Soldini spares no pain in the responses of his characters' misfortune, but at the same time he allows each character to emerge from ideal married tropes to completely human victims of financial ruin. Buy and Albanese are triumphant in their performances as the married couple caught in the crumble of decline. But there are fine performances by Rohrwacher and Fabio Troiano as her lover Riki, and Carla Signoris as Elsa's closest friend Nadia, and actors playing two ex-employees of Michele who provide a window of friendship in Michele's time of desperate need.
The cinematography by Ramiro Cirita and the musical score blending opera and folk music by Giovanni Venosta enhance the motion of the film that though just under two hours in length, appears more succinct. Silvio Soldini has taken a topic that affects us all and polished into a film that is bound to touch every viewer deeply. Highly recommended movie from The Film Movement. Grady Harp, February 09"
A Good Foreign Film
Daniel G. Lebryk | 05/28/2009
(4 out of 5 stars)
"Not one of the best Film Movement movies. It wanders around for a fairly long time trying to build the story, and then gradually draws you into Michele giving up on all the things he thought important. Before you know it, you're living Michele and Elsa's new life, not remembering the old one. Fairly abruptly the film ends with a very tender moment. At 6 minutes short of 2 hours, it is an investment to watch this film.
There is a feeling of that cinema verite from many years ago. A sense that the director had a good idea where things should go, what major events should happen, but let the charismatic Michele and Elsa be themselves. The film delivers a wonderful view into Italian culture. Not the one Americans know from Italian immigrants or touring through Italy. More of how the Italian man has a complicated but comfortable life. He is expected to be the sole provider, and allowed to do exactly as he pleases. In many ways, his wife is like his mother. This film turns that cultural icon on it's side. And the subject of the film is this couple's path to resolution.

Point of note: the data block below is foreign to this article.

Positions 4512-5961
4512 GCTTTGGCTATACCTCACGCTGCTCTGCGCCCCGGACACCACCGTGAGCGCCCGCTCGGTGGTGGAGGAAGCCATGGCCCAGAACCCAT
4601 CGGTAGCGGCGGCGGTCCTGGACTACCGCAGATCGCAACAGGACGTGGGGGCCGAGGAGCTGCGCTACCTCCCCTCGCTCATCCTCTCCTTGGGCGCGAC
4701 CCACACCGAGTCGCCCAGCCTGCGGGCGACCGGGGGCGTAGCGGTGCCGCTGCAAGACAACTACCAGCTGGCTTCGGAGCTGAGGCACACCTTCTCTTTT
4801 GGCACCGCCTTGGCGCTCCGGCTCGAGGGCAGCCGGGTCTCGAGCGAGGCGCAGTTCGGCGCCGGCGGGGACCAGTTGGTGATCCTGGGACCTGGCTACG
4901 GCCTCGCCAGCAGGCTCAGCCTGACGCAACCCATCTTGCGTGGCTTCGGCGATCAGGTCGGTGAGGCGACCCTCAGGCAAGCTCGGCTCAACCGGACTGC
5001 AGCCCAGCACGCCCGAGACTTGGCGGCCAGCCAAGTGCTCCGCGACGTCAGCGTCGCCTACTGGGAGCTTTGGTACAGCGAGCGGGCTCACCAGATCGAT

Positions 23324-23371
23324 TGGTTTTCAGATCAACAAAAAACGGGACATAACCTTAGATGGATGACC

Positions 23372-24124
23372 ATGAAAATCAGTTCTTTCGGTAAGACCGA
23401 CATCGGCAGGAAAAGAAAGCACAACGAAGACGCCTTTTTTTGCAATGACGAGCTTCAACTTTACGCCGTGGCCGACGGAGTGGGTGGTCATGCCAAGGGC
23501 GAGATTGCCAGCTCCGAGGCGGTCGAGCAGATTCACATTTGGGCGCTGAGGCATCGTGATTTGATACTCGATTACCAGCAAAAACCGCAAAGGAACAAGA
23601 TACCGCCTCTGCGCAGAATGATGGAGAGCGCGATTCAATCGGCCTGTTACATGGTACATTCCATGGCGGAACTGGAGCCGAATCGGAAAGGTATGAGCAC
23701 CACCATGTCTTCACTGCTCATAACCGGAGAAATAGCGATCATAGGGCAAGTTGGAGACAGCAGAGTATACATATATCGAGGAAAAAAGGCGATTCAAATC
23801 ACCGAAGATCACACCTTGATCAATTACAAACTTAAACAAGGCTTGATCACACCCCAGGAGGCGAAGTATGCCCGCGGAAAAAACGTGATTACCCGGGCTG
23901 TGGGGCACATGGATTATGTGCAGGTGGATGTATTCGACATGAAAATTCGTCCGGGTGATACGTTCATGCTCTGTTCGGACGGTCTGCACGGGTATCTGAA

This was shot entirely in Genoa, Italy. Over the past two years I travelled to Genoa around a dozen times. I spent a week at a time actually working with an Italian consluting company, gaining a bit more insight into the Italian male and female. This film shows a lot of what I saw during those many weeks. The only strange part of this film, there are some very pretty areas in Genoa, they chose not to film there. The views are mostly of the port and an almost suburban area. The views of the Mediteranean are beautiful. But this is a much more bleak film. One aspect of Genoa perfectly captured - the city is almost all asphalt and concrete buildings. There is virtually no greenery anywhere, since almost every square meter of this city has buildings or streets.
Technically this is a standard melodrama. There is nothing particularly creative about the camera angles, framing, editing, or lighting. It is shot in a very straight simple manner. That is some of the charm of this film, it feels a bit like cinema verite (without the bouncy handheld camera and grainy film stock). In Italian with English subtitles.
The film would definately receive and R rating for language, the f bomb was translated a pretty large number of times. Aside from that language issue this is really a PG-13 film. There is no nudity, no violence (unless you count Michele slapping his adult daughter Alice), and one very short moment of sensuality completely under the covers. There is really very little R rated about this film.
Film Movements is such an incredible film series. This is a good film. It's well worth viewing if you love independent and foreign film. The two lead characters are pleasant to look at, not beautiful, but pleasant all the same. The Italian is wonderful to follow along with the subtitles."
Solid film but pretty somber tone
Nearabout Wednesday | around parrots a lot | 05/17/2009
(4 out of 5 stars)
"lacks the bit of humor the viewer needs to get through it. prefered The Grocer's Son or Ginger and Cinnamon if you like Film Movement stuff that's similar."